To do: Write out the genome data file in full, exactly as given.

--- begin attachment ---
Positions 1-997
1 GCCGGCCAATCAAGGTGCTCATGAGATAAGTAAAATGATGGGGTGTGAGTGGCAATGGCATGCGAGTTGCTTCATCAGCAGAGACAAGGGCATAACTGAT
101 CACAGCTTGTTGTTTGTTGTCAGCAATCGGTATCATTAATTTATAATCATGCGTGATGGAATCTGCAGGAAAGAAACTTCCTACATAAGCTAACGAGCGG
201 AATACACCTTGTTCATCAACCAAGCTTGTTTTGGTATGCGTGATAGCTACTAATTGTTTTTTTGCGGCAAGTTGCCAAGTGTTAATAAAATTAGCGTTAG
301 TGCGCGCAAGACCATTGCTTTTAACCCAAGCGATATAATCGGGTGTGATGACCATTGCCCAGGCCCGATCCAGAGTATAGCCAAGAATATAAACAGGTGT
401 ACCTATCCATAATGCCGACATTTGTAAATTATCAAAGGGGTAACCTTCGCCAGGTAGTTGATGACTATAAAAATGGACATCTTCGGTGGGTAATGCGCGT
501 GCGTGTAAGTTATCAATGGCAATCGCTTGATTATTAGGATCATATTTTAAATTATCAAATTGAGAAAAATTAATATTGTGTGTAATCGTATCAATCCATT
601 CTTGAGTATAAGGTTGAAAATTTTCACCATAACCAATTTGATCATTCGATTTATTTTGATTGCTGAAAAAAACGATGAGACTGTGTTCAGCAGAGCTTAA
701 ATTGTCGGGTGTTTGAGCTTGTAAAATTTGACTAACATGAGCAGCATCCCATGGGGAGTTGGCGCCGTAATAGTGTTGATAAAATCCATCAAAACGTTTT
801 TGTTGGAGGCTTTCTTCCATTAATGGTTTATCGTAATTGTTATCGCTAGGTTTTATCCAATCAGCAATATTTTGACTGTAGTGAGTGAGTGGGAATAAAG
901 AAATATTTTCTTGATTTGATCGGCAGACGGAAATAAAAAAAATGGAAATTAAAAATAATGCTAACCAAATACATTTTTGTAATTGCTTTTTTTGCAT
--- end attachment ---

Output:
Positions 1-997
1 GCCGGCCAATCAAGGTGCTCATGAGATAAGTAAAATGATGGGGTGTGAGTGGCAATGGCATGCGAGTTGCTTCATCAGCAGAGACAAGGGCATAACTGAT
101 CACAGCTTGTTGTTTGTTGTCAGCAATCGGTATCATTAATTTATAATCATGCGTGATGGAATCTGCAGGAAAGAAACTTCCTACATAAGCTAACGAGCGG
201 AATACACCTTGTTCATCAACCAAGCTTGTTTTGGTATGCGTGATAGCTACTAATTGTTTTTTTGCGGCAAGTTGCCAAGTGTTAATAAAATTAGCGTTAG
301 TGCGCGCAAGACCATTGCTTTTAACCCAAGCGATATAATCGGGTGTGATGACCATTGCCCAGGCCCGATCCAGAGTATAGCCAAGAATATAAACAGGTGT
401 ACCTATCCATAATGCCGACATTTGTAAATTATCAAAGGGGTAACCTTCGCCAGGTAGTTGATGACTATAAAAATGGACATCTTCGGTGGGTAATGCGCGT
501 GCGTGTAAGTTATCAATGGCAATCGCTTGATTATTAGGATCATATTTTAAATTATCAAATTGAGAAAAATTAATATTGTGTGTAATCGTATCAATCCATT
601 CTTGAGTATAAGGTTGAAAATTTTCACCATAACCAATTTGATCATTCGATTTATTTTGATTGCTGAAAAAAACGATGAGACTGTGTTCAGCAGAGCTTAA
701 ATTGTCGGGTGTTTGAGCTTGTAAAATTTGACTAACATGAGCAGCATCCCATGGGGAGTTGGCGCCGTAATAGTGTTGATAAAATCCATCAAAACGTTTT
801 TGTTGGAGGCTTTCTTCCATTAATGGTTTATCGTAATTGTTATCGCTAGGTTTTATCCAATCAGCAATATTTTGACTGTAGTGAGTGAGTGGGAATAAAG
901 AAATATTTTCTTGATTTGATCGGCAGACGGAAATAAAAAAAATGGAAATTAAAAATAATGCTAACCAAATACATTTTTGTAATTGCTTTTTTTGCAT